The translocal fluidity of rural grassroots festivals in the network society

Jens Kaae Fisker, Grzegorz Kwiatkowski*, Anne Mette Hjalager

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Resumé

This article explores the role of rural grassroots festivals in place-making processes associated with the network society. It mobilises dialectical notions of fixity and fluidity, continuity and change to produce a translocal perspective that builds on previous conceptual work by Manuel Castells–emphasising the space of flows and the space of places–and Greg Richards–focusing on iterative and pulsar events. From this vantage point the paper analyses how rural festivals are produced through networked performativity in the space of flows, while their cultural and social meanings are deeply embedded and localised in the space of places. Empirically, the current study builds upon six in-depth case studies of grassroots festivals in rural Denmark. The results suggest that peripherally located festivals were more oriented towards the space of flows than their centrally located counterparts. As a whole, findings indicate that the conceptual framework has potential as a valuable device in building a better understanding of the contemporary roles and functions of festivals in society. Simultaneously, the paper raises critical questions for future research about data collection and research ethics.

OriginalsprogEngelsk
TidsskriftSocial and Cultural Geography
Antal sider24
ISSN1464-9365
DOI
StatusE-pub ahead of print - 1. jan. 2019

Fingeraftryk

network society
festival
research ethics
ethics
conceptual framework
Denmark
continuity
society
event

Bibliografisk note

Indeholder spansk abstract

Emneord

  • Festivals
  • fluidity
  • network society
  • rural
  • translocality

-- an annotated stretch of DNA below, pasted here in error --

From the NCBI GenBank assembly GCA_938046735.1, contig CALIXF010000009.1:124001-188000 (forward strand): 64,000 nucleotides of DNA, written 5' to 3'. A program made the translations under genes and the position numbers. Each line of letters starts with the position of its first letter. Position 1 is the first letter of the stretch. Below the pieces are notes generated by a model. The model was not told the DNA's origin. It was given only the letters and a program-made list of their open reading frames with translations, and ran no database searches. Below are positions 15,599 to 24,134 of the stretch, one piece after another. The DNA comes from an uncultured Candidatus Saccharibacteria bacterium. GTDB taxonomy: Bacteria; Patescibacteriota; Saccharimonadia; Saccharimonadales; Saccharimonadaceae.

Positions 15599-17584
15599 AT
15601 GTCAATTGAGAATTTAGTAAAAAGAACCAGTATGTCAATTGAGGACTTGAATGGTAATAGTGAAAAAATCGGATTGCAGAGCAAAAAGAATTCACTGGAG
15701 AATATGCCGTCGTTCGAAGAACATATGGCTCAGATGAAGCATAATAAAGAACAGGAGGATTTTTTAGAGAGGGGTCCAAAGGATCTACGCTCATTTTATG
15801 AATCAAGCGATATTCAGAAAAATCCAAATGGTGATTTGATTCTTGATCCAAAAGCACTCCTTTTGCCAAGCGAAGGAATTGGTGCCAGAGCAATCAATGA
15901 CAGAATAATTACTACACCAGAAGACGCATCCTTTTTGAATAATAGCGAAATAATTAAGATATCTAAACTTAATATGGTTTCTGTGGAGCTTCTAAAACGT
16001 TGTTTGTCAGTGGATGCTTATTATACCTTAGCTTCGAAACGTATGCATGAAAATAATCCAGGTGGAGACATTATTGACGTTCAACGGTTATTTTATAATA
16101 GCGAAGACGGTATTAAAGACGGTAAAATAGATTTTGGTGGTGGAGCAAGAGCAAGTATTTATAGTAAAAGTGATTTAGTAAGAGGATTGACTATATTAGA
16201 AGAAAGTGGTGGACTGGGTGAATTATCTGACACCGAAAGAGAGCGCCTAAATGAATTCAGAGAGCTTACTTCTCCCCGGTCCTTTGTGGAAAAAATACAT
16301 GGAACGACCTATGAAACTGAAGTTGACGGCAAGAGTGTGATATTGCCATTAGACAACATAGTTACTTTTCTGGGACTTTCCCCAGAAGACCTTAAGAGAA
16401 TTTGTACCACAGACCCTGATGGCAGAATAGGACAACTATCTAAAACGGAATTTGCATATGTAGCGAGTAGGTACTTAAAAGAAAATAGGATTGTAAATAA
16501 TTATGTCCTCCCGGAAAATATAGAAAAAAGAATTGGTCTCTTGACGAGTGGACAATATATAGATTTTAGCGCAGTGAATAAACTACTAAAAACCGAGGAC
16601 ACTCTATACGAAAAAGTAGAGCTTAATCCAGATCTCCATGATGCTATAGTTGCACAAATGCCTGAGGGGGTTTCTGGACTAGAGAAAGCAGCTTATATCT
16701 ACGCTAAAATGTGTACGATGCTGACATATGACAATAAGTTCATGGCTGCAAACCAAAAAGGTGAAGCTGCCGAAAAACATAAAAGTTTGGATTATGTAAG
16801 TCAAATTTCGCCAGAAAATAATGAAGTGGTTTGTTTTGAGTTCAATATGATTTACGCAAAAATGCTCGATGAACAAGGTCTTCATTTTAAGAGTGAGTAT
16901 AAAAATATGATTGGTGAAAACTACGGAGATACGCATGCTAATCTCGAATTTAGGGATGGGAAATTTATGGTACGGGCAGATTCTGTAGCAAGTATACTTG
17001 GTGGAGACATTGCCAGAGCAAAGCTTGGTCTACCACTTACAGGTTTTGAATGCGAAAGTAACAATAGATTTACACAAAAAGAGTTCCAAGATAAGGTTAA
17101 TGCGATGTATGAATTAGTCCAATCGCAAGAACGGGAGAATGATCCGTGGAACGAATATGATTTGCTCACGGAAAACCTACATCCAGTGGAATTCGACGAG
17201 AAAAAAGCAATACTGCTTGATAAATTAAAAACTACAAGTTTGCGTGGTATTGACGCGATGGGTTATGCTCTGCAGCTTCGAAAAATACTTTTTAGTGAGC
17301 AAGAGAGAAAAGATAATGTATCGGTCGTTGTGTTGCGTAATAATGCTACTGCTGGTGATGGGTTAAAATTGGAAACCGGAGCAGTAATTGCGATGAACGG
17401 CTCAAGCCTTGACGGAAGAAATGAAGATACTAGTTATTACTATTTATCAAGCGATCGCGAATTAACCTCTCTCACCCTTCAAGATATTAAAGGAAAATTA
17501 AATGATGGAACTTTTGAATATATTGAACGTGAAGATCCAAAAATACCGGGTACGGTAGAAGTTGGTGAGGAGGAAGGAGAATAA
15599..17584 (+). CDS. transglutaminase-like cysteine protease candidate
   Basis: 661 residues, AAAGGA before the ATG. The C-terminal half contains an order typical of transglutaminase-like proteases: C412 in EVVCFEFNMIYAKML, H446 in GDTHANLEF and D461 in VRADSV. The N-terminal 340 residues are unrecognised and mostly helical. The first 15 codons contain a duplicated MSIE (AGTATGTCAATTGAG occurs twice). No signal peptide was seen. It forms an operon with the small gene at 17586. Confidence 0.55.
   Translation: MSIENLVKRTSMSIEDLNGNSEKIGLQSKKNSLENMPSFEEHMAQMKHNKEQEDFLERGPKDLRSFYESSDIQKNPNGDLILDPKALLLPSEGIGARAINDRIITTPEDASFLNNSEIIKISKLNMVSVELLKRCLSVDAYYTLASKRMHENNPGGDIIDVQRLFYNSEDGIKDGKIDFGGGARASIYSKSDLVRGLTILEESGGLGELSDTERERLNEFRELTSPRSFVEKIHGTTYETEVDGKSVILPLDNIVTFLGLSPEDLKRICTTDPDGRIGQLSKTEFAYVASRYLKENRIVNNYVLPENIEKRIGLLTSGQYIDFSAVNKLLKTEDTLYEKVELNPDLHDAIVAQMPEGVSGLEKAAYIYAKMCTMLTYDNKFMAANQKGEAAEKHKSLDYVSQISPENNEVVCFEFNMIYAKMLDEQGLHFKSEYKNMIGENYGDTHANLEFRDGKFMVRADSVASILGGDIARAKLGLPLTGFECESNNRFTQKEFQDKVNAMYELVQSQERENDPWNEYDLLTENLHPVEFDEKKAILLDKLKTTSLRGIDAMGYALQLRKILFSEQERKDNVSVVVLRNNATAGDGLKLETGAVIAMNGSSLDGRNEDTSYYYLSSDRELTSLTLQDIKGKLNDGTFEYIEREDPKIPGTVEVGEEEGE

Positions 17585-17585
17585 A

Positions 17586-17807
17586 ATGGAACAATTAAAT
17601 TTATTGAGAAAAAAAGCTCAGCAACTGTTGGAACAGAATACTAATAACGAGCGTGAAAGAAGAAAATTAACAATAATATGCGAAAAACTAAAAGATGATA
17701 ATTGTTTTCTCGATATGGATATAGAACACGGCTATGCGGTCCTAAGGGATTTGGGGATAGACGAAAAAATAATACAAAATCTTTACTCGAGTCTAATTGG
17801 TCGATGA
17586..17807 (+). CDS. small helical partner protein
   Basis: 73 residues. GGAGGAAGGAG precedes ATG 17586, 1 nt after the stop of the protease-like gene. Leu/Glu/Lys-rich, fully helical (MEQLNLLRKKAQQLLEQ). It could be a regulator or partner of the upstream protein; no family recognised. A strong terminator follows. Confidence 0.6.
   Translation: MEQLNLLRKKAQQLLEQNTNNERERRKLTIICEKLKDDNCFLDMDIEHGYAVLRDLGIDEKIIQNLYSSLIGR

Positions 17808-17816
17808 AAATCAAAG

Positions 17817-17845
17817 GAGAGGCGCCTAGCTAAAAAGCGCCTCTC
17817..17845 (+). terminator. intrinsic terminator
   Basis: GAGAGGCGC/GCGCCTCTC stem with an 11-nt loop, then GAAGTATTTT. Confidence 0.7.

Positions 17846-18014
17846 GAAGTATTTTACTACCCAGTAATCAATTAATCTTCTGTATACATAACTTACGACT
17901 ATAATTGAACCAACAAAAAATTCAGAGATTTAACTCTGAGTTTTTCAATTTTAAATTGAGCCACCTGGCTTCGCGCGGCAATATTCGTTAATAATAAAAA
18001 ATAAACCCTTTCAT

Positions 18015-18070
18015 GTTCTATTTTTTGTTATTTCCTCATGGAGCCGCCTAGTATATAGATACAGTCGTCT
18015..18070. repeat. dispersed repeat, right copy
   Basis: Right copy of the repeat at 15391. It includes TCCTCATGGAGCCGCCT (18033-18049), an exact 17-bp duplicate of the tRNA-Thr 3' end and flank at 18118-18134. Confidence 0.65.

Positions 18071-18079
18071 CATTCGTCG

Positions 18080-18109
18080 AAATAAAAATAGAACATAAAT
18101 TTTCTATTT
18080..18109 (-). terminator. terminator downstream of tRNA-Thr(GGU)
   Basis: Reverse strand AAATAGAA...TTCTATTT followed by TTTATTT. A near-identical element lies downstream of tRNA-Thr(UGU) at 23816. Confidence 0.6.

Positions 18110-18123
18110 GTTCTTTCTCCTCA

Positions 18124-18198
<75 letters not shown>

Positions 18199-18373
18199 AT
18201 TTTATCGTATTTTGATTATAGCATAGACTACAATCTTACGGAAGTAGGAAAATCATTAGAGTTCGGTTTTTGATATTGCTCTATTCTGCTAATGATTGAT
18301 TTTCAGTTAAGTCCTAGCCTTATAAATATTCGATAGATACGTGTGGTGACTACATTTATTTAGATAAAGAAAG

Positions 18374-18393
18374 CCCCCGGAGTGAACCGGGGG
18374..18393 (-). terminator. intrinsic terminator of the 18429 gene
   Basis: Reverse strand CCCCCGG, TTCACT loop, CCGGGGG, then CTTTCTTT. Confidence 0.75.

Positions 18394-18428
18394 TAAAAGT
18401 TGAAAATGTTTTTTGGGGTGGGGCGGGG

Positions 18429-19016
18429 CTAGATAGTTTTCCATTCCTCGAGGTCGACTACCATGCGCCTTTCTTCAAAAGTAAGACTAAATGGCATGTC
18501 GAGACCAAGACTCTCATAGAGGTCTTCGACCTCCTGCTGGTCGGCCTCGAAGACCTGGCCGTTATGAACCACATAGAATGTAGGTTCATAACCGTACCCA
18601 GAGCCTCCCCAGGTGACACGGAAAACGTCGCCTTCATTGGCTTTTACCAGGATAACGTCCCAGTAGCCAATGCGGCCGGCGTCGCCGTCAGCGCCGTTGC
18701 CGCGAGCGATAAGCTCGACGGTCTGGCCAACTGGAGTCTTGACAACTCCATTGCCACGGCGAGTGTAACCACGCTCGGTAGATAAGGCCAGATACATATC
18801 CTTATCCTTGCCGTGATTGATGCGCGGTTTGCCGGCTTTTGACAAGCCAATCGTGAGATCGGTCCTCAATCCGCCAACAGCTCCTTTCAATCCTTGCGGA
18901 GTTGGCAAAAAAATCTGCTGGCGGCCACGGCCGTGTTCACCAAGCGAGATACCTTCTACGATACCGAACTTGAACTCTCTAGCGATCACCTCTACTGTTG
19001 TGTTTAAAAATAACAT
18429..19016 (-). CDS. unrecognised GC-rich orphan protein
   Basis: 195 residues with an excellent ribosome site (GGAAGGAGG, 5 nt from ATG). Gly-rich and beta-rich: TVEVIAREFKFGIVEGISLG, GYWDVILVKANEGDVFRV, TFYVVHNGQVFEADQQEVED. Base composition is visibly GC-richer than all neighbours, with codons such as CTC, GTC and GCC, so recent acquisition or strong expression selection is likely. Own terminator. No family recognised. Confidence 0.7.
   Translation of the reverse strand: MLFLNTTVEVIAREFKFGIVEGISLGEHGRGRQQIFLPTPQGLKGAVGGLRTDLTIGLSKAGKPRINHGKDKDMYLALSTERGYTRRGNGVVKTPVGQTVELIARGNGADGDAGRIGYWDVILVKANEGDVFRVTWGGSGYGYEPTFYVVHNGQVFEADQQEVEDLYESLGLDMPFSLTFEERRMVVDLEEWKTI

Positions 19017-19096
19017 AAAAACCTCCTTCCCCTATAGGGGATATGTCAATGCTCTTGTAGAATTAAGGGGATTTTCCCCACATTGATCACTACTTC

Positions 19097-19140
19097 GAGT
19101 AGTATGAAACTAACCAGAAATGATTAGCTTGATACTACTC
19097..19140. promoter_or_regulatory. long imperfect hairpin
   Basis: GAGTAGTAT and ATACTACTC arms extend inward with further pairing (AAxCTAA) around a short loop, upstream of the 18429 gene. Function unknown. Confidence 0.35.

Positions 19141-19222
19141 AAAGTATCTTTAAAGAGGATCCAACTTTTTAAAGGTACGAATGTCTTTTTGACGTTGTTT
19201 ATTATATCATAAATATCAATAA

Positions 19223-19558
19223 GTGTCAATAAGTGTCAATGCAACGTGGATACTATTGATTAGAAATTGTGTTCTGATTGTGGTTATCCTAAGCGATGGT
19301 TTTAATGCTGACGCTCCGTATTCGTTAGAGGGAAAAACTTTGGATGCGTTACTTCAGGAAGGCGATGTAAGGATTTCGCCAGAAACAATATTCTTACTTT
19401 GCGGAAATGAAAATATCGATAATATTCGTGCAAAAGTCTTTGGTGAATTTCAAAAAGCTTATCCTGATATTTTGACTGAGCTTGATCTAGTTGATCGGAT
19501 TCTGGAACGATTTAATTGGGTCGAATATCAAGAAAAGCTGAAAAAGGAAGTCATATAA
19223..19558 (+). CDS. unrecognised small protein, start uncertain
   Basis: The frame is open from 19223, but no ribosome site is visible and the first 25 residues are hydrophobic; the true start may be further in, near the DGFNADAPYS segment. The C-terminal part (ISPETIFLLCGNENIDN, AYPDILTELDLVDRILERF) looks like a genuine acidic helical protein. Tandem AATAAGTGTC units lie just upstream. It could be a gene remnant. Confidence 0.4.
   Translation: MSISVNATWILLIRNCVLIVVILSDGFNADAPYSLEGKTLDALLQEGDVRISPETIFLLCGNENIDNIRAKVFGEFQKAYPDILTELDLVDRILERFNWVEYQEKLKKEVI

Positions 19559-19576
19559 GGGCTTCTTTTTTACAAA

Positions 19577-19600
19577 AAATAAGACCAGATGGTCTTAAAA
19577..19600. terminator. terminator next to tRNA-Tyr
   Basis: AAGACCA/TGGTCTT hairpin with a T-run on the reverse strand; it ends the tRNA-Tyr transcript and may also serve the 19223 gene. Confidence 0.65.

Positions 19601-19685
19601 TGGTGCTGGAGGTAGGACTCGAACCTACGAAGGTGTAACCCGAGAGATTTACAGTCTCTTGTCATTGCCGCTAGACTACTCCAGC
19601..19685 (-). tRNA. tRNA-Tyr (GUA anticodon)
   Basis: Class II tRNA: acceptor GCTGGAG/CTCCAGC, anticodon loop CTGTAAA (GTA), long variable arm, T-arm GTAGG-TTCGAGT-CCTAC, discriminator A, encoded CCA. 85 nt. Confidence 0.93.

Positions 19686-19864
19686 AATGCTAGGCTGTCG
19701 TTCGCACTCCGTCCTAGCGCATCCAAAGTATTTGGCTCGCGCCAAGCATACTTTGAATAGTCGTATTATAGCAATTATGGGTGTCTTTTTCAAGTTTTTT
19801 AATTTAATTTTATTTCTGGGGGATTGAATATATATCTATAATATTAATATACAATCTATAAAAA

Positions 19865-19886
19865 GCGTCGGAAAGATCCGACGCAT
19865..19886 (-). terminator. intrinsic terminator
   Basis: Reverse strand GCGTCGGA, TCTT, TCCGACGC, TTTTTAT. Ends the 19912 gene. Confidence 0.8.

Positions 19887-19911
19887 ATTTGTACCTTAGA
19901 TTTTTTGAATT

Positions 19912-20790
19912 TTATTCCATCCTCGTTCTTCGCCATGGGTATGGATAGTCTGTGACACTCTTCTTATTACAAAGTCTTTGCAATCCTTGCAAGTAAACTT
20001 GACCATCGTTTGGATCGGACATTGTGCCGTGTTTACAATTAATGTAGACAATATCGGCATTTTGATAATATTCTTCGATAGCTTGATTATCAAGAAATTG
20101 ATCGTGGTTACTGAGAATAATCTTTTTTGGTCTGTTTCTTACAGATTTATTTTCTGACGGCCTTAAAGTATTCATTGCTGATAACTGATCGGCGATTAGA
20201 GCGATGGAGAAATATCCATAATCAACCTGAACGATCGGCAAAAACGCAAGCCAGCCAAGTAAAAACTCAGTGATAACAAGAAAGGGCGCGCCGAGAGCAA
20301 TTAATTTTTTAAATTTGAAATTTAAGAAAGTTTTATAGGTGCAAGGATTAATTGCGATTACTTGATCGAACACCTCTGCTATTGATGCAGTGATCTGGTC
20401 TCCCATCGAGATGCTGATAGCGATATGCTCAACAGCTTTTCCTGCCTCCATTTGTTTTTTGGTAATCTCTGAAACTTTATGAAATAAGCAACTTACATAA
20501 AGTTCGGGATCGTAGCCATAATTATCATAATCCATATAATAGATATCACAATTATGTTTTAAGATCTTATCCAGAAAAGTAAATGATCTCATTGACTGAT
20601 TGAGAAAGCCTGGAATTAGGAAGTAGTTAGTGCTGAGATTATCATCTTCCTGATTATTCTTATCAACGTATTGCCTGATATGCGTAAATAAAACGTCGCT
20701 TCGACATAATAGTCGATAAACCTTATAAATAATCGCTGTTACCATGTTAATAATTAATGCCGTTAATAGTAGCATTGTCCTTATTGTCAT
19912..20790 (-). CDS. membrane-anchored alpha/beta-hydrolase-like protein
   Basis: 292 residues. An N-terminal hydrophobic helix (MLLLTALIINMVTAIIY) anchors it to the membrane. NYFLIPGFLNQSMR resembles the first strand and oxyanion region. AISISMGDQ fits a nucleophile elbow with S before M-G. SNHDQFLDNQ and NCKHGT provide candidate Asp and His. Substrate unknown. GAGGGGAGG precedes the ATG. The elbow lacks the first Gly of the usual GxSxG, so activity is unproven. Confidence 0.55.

Citer dette

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The translocal fluidity of rural grassroots festivals in the network society. / Fisker, Jens Kaae; Kwiatkowski, Grzegorz; Hjalager, Anne Mette.

I: Social and Cultural Geography, 01.01.2019.

Publikation: Bidrag til tidsskriftTidsskriftartikelForskningpeer review

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AU - Hjalager, Anne Mette

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N2 - This article explores the role of rural grassroots festivals in place-making processes associated with the network society. It mobilises dialectical notions of fixity and fluidity, continuity and change to produce a translocal perspective that builds on previous conceptual work by Manuel Castells–emphasising the space of flows and the space of places–and Greg Richards–focusing on iterative and pulsar events. From this vantage point the paper analyses how rural festivals are produced through networked performativity in the space of flows, while their cultural and social meanings are deeply embedded and localised in the space of places. Empirically, the current study builds upon six in-depth case studies of grassroots festivals in rural Denmark. The results suggest that peripherally located festivals were more oriented towards the space of flows than their centrally located counterparts. As a whole, findings indicate that the conceptual framework has potential as a valuable device in building a better understanding of the contemporary roles and functions of festivals in society. Simultaneously, the paper raises critical questions for future research about data collection and research ethics.

AB - This article explores the role of rural grassroots festivals in place-making processes associated with the network society. It mobilises dialectical notions of fixity and fluidity, continuity and change to produce a translocal perspective that builds on previous conceptual work by Manuel Castells–emphasising the space of flows and the space of places–and Greg Richards–focusing on iterative and pulsar events. From this vantage point the paper analyses how rural festivals are produced through networked performativity in the space of flows, while their cultural and social meanings are deeply embedded and localised in the space of places. Empirically, the current study builds upon six in-depth case studies of grassroots festivals in rural Denmark. The results suggest that peripherally located festivals were more oriented towards the space of flows than their centrally located counterparts. As a whole, findings indicate that the conceptual framework has potential as a valuable device in building a better understanding of the contemporary roles and functions of festivals in society. Simultaneously, the paper raises critical questions for future research about data collection and research ethics.

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